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UPDATE 2-Boeing says certification of 737 MAX 7 is taking 'considerable amount of time'

(Adds FAA comment, congressional action in paragraphs 7-9)

CHARLESTON, South Carolina, May 31 (Reuters) - The certification of the Boeing Co 737 MAX 7 is taking a "considerable amount of time" due to new documentation requirements, but the planemaker still believes it can be certified by the end of the year, a company executive said on Wednesday.

Both the MAX 7 and MAX 10 are seen as critical for Boeing to compete against Airbus SE for orders at the larger and smaller ends of the narrowbody market.

Southwest Airlines Co was expecting to accept the first MAX 7 this year, although the airline's CEO has noted plans to put the aircraft into service could be delayed until 2024.

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Boeing is readying the final "handful of documents" required by the Federal Aviation Administration (FAA) as it proceeds through the regulatory process necessary to approve the 737 MAX 7 to enter service, Mike Fleming, Boeing's senior vice president for commercial development programs, told a press briefing.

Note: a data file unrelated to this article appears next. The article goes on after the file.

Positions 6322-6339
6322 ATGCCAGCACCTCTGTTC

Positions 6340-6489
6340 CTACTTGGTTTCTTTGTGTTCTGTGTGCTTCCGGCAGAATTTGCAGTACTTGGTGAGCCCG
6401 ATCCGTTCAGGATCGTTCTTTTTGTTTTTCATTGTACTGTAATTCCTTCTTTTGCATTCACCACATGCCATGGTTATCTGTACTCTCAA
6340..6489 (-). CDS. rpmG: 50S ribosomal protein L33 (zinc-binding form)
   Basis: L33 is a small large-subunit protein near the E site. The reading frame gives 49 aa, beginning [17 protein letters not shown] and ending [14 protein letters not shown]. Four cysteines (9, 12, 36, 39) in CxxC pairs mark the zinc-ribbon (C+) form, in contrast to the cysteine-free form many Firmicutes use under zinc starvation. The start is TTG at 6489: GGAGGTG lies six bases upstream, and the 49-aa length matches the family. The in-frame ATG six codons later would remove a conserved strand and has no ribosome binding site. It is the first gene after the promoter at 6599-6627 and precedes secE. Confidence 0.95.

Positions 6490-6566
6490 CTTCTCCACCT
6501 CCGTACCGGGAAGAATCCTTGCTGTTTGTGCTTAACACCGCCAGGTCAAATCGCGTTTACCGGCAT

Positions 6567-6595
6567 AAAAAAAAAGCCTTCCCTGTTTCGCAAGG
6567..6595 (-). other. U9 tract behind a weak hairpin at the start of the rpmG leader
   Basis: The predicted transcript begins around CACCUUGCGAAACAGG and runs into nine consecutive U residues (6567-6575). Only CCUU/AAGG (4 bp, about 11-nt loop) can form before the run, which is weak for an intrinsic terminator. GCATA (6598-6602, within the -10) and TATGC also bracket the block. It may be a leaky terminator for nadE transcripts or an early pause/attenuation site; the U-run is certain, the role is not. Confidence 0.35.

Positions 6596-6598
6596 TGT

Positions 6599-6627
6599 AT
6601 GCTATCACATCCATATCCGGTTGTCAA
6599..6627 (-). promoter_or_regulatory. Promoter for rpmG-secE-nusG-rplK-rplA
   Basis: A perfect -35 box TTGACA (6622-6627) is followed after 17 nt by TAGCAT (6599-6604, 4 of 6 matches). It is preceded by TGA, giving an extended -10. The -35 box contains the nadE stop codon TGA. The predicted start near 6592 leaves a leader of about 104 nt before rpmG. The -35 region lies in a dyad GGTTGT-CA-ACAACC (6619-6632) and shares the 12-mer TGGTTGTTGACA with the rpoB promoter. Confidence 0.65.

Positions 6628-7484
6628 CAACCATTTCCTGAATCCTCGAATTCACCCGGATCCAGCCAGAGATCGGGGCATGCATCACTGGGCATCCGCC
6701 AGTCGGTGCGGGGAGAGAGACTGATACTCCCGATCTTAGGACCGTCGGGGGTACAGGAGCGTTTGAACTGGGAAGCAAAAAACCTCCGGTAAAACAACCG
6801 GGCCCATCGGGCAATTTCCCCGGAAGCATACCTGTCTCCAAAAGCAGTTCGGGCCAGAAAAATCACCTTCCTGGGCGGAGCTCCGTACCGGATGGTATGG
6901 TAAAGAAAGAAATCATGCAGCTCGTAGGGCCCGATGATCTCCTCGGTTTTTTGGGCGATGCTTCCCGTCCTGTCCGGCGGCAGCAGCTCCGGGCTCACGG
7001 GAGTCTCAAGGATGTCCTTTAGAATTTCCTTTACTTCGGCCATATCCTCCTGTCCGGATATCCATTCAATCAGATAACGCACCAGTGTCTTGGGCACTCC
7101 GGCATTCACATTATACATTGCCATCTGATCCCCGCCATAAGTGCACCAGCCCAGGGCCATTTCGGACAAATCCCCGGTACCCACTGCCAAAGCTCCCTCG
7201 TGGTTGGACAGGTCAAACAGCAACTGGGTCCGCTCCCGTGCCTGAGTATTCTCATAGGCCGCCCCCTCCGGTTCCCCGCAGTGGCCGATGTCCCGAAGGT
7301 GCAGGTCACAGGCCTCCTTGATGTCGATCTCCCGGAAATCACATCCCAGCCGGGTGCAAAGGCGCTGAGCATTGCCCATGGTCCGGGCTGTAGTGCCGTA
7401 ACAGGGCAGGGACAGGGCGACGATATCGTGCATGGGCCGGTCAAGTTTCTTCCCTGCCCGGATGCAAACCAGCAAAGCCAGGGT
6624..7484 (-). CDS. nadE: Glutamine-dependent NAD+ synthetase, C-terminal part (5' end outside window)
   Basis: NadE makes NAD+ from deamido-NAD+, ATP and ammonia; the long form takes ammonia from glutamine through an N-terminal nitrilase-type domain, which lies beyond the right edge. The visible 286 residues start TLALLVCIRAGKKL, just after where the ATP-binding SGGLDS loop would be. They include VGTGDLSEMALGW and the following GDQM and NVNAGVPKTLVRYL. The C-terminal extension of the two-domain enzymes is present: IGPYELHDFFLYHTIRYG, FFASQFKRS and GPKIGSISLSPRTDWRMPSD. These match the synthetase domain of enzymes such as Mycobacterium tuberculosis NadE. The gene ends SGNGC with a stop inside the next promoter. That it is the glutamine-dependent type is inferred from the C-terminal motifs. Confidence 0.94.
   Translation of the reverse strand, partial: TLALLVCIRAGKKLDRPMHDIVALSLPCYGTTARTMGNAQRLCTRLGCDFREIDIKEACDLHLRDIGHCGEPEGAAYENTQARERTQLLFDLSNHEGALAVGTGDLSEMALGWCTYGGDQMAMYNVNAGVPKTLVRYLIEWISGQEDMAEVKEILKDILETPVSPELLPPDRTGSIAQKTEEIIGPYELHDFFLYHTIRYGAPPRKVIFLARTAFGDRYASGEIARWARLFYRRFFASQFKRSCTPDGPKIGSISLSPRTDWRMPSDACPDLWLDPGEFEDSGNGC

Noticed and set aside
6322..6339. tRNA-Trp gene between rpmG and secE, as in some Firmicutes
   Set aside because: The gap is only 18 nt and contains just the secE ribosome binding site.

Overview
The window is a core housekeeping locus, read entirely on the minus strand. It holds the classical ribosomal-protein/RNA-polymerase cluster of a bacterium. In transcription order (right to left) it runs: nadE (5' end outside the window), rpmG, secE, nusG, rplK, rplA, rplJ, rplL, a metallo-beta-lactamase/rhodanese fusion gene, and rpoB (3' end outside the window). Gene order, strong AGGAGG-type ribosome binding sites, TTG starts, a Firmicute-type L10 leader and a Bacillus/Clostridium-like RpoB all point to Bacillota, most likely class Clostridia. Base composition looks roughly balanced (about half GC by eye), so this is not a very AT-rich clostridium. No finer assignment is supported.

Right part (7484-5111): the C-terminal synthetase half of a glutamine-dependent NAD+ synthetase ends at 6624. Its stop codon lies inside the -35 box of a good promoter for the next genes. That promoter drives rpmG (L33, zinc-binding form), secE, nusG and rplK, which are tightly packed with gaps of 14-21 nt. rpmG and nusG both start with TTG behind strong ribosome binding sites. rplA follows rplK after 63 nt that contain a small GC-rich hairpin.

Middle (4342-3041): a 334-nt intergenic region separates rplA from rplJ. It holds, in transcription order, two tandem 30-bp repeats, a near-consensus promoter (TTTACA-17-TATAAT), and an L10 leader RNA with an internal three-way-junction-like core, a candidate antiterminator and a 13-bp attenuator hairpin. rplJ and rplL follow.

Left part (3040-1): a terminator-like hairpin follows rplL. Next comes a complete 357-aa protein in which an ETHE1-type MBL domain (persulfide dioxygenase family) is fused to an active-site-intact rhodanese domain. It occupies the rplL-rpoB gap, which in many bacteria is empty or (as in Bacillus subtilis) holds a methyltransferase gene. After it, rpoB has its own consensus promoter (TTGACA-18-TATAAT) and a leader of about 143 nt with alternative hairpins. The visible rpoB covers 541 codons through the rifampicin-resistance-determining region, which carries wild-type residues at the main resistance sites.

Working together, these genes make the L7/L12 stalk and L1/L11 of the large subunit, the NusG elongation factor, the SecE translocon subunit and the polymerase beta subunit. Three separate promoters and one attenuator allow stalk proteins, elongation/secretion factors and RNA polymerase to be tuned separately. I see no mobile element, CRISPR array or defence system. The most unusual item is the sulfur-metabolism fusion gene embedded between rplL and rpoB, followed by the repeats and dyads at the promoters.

The planemaker is also "close" to receiving FAA approval to begin certification flights of its new longer 737 MAX 10, Fleming told reporters. Certification of that aircraft is still projected to occur in 2024, but will depend on when Boeing is approved to begin those flights, he said.

"The amount of documentation that we're producing on these airplanes relative to what we had to produce in the past is considerably much larger than it has been," Fleming said.

Asked about Boeing's comments, the FAA said "safety will dictate the timeline. We do not comment on ongoing certifications."

Congress in December exempted the MAX 7 and MAX 10 from a new safety standard for modern cockpit alerts that applied to all planes certified after late 2022.

The requirement had been imposed by Congress in 2020 after two fatal 737 MAX crashes killed 346 people in Indonesia and Ethiopia. (Reporting by Valerie Insinna in Charleston, South Carolina and David Shepardson in Washington; Editing by Richard Chang, Matthew Lewis and Jamie Freed)